The Hidden Costs of a Move to Drupal 9

The move from Drupal 8 to 9 is easy, right?

…. Errr, sort of. I’ll explain.

Symfony and D8/D9

It is likely going to be much easier to move from Drupal 8 to 9 than from 7 to 8. In previous versions of Drupal like Drupal 7 and under, the migration process was a big effort. Developers within the Drupal community considered the move from D7 to D8 more of a replatforming than a migration.

Drupal 8 and 9 and 10 and 11 and so on are built on top of a Symfony framework. There’s a number of advantages to this, and some downsides, but let’s focus on the ease of upgrades. In the future, Drupal 8.9.x is going to be nearly identical to Drupal 9. Drupal 9.9.x will be similar to Drupal 10.

But do not underestimate the amount of work it’ll take to make the move to D9. Some developers at Agileana were recently looking at a Drupal 8 site, did an analysis, and assumed the move to D9 would take a day of work.

Now, developer estimates are often incorrect, there’s usually unforeseen problems with a site and requirements from product owners that an analysis won’t take into account. Once we looked deeper into the site, though, it became clear that this was a two-week migration process.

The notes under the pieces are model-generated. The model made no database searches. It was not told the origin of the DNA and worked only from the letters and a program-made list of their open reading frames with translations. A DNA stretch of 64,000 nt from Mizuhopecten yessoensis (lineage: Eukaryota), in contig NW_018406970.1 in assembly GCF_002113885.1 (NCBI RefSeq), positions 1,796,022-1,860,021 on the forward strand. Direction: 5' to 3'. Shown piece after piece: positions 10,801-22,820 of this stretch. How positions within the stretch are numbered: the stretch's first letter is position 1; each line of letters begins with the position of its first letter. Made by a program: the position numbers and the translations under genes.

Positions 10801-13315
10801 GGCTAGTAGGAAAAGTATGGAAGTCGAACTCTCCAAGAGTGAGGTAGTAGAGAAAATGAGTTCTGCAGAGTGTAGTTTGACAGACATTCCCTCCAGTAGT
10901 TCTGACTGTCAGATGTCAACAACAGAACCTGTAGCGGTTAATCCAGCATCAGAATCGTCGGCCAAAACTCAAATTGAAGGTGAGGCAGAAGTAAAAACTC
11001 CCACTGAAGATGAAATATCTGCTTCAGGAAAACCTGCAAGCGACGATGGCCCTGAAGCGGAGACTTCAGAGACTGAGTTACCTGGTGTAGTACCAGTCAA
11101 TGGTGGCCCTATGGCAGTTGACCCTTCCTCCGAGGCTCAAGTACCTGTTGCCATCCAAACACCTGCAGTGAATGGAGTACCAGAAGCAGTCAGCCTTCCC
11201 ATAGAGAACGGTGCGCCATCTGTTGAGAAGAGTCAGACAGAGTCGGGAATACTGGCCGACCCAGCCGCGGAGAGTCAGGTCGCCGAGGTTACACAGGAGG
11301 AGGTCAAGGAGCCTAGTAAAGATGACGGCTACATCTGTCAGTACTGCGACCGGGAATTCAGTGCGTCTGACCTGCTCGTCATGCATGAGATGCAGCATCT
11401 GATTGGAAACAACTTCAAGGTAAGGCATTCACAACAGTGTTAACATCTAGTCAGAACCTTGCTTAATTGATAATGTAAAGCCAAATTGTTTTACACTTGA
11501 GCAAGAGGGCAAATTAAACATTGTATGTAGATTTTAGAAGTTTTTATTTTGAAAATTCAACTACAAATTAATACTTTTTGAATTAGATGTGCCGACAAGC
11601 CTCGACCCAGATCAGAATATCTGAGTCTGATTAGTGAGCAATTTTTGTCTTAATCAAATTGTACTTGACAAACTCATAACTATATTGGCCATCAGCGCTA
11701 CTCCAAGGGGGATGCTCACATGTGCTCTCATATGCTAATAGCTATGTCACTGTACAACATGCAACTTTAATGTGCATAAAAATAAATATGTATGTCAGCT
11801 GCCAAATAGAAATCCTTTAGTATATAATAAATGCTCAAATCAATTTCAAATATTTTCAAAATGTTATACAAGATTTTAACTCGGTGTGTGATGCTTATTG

So, how does an estimate for a Drupal 8 to 9 migration go from one day to two weeks?

Technical Debt and Drupal Version Upgrades

Some Drupal 8 sites were able to move to Drupal 9 on the day that D9 was released. It can be that simple.

But just because the upgrade can be easy doesn’t mean that it will be. If a site has been accumulating technical debt, then that will need to be refactored.

And technical debt is basically corners cut that will need to be redone or fixed. For example, if a developer puts content in the theming layer, this slows down your site and causes headaches if a new design is implemented. This needs to be fixed. 

Technical debt won’t usually show up in an analysis report that is primarily looking at modules and the functionality of a site. But it will likely affect the performance of the Drupal 9 site.

Server Settings and Configurations for Drupal 9

Another reason why a Drupal 9 upgrade could be time consuming is because of server settings and configurations. If PHP is out of date or MySQL is old – these will need to be updated.

Routine upgrades on a server can take anywhere from a few minutes to hours.

Here are the major upgrades to consider:

Database and Server Requirements for Drupal 9: MariaDB 10.3+ or MySQL/Percona 5.7.8+

Web Server Requirements for Drupal 9: Apache 2.4.7

PHP Requirements for Drupal 9: Drupal 9 dropped support for Symfony 7.0, 7.1, and 7.2 and new installs require PHP 7.3 or later. PHP 8.0 was released in November of 2020 and supports Drupal 9 and will support Drupal 10 when it is released. 

Don’t get me wrong, the move to D9 from D8 will almost certainly be easier than moving a site from D7 to D8. That’s the power of Drupal’s dependency on Symfony.

But just because it’s easier doesn’t mean that you no longer have to refactor technical debt or update your servers. 

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